Tag Archives: women

Everyday Sexism

Today while getting my tetanus booster shot (PS, you need this every 10 years, so a lot of ya’ll are probably due soon) and flu shot (ok, I’m late, I know), the nurse who assisted me commented that she “couldn’t even get boys” to take two shots in one day.

There are so many problems with that statement, even though I know she didn’t mean any harm. Though meant to be a praise to me, her words insinuate that women are less likely to be proactive and practical with their healthcare (generally, statistically false) due to a greater degree of fear or inability to handle pain than what might plague men.

This is problematic because it’s the kind of subtle sexist mindset that a lot of us still have permeating our words and actions. Similar to how the words we use to describe women we admire (beautiful and kind are much more common than assertive and powerful) differ from those we use to describe men (smart, strong, charismatic, powerful and maybe handsome), there is an expectation of us based on our projected gender that probably has little to do with who we actually are.

Is a man ‘supposed’ to be unafraid of shots? Is he ‘supposed’ to be stronger, more willing to take pain, more in control of his own health?

Apparently, according to this nurse, my courage in the face of two one-second shots was impressive, and even more so because I am a woman. I know for a fact that men and women can both be terrified of shots. They can also be pretty chill about them. It’s not a sex thing, it’s not a gender thing, and it’s not even a personality thing.

Ultimately, this nurse was just trying to make conversation and take away any nerves I might have. We all say kind of stupid things sometimes. Even so, it reminded me of how pervasive sexism is in our culture still and how even the smallest acts can perpetuate it. I don’t want my nephews or my future son to grow up in a world where they’re shamed for hating shots, spiders, thunderstorms, heights, whatever. And I don’t want my girls to be told that their courageous acts are measured on a scale of 1 to Manhood.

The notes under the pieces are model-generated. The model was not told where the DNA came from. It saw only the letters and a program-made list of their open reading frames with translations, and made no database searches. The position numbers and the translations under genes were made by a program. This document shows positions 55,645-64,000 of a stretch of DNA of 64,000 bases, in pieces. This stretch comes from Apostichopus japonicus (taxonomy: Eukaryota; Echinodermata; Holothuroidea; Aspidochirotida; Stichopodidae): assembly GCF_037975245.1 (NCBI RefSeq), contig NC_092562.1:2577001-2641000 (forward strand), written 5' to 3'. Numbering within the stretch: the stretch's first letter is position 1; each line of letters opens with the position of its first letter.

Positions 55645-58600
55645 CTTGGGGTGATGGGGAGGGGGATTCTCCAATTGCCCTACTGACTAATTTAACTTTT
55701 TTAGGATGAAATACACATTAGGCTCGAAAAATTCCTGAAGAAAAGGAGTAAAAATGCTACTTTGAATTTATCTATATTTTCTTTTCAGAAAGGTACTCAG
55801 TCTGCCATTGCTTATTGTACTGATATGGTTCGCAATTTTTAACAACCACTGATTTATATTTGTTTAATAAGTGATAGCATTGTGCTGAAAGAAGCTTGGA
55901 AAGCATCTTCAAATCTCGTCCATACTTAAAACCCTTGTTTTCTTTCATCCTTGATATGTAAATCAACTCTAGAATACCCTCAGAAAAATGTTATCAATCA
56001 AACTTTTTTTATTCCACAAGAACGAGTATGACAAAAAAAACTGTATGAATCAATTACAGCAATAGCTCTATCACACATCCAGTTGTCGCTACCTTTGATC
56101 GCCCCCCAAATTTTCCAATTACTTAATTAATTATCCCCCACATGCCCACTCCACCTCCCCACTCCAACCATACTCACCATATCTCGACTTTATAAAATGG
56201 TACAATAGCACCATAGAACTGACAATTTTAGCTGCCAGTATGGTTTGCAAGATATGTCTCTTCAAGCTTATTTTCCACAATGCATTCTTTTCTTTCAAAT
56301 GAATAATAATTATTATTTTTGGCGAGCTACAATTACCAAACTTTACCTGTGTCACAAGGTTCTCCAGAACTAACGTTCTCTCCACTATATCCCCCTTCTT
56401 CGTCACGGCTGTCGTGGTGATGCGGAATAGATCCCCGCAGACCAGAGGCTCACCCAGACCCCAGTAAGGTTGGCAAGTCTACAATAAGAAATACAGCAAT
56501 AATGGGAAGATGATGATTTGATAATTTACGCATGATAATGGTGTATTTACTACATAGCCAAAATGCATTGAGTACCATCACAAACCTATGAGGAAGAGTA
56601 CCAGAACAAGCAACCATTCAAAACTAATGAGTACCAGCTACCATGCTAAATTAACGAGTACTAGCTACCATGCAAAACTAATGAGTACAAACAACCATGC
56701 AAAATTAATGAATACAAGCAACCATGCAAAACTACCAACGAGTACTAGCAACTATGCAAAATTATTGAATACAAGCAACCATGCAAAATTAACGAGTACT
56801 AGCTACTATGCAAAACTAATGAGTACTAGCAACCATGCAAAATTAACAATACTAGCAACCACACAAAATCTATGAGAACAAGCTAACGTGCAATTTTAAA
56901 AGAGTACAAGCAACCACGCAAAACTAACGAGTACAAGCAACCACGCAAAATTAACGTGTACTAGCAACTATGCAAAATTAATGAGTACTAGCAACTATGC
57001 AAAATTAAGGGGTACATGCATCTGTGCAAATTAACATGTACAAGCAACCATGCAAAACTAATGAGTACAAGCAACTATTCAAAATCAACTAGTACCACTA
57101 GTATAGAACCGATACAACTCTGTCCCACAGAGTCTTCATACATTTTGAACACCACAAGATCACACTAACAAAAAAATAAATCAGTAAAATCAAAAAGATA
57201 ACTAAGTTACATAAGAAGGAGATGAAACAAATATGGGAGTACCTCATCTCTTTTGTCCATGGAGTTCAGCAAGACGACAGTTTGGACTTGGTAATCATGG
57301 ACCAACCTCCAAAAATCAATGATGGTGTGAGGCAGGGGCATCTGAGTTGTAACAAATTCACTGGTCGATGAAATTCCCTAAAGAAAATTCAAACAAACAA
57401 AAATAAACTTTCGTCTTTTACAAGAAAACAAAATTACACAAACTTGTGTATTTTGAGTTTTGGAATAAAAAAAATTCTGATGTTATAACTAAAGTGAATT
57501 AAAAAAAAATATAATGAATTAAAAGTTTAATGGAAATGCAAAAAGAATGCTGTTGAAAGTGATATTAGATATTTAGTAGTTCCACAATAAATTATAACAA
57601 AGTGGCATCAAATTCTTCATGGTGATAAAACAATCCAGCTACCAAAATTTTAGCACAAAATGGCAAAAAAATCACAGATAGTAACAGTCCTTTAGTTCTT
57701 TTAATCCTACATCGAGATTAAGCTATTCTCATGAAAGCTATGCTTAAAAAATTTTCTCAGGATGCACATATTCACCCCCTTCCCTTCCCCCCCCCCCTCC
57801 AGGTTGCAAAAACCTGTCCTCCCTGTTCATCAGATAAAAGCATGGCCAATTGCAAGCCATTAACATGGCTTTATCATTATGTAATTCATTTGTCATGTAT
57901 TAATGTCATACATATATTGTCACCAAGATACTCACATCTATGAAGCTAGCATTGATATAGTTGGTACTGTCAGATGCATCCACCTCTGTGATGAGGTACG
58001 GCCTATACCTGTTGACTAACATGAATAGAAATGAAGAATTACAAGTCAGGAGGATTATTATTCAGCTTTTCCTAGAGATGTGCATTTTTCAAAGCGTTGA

So look for these little things. Stop yourself from saying them. Correct yourself. Don’t laugh at the jokes. They aren’t really funny anyway.
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A Call to Would-Be Wandering Women

Have you ever noticed that the people who tell you about how dangerous it is for a woman to travel alone are typically not solo women travelers?
What a strange thing!

I hear all the time about how risky it is to do what I do, but it usually comes from older men (particularly 40-50 year-olds) and women who clearly have not been adventuring recently, and especially not on their own. I can’t help but wonder: how exactly do these folks know what it is like to be a young woman traveling alone in today’s world?

My frustration about these remarks is twofold. For one, I don’t really know how to respond to them. Clearly I am not going to change my mind or plans just because they mentioned a vague danger lurking near my independence. But, I can deal with that, and in fact, the more I travel, the better equipped I am to combat these strangers’ concerns with hard facts.

I guess the thing that truly ‘grinds my gears’ as a fellow hiker would say, is that all these people dissuading women from traveling alone are simply doing so because it is what they are used to seeing. Do I believe the lady at the deli / older man telling me not to trust anybody is actually concerned for my personal safety? No.

I am not saying these people have bad intentions. But their autopilot response is not exactly reassuring, compassionate, or convincing. I see these comments as society replaying back exactly what we have been told in the past. In the scenarios we are told to imagine, women are victims, helpless against violence, theft, bears, heatstroke, who even knows.

Certainly, there are places and situations where women may face challenges that are different from those of a male traveler. Just like a young person may be treated differently, like people of other races or ethnicities or religions, what have you, may be treated differently. 

So what I am advocating for is not a total discounting of caution. Every traveler, especially solo adventurers, should do their research and prepare accordingly for the risks they may face.

But for goodness sake, can we please stop pretending that women can’t go out into the world and take care of themselves? It is really time to accept that anyone can be independent, strong, and adventurous. We need more women to get out there and prove it.

So if you’re a woman wavering at all about whether or not to wander, let me encourage you to make the choice yourself. Don’t let anyone tell you what you can and cannot handle.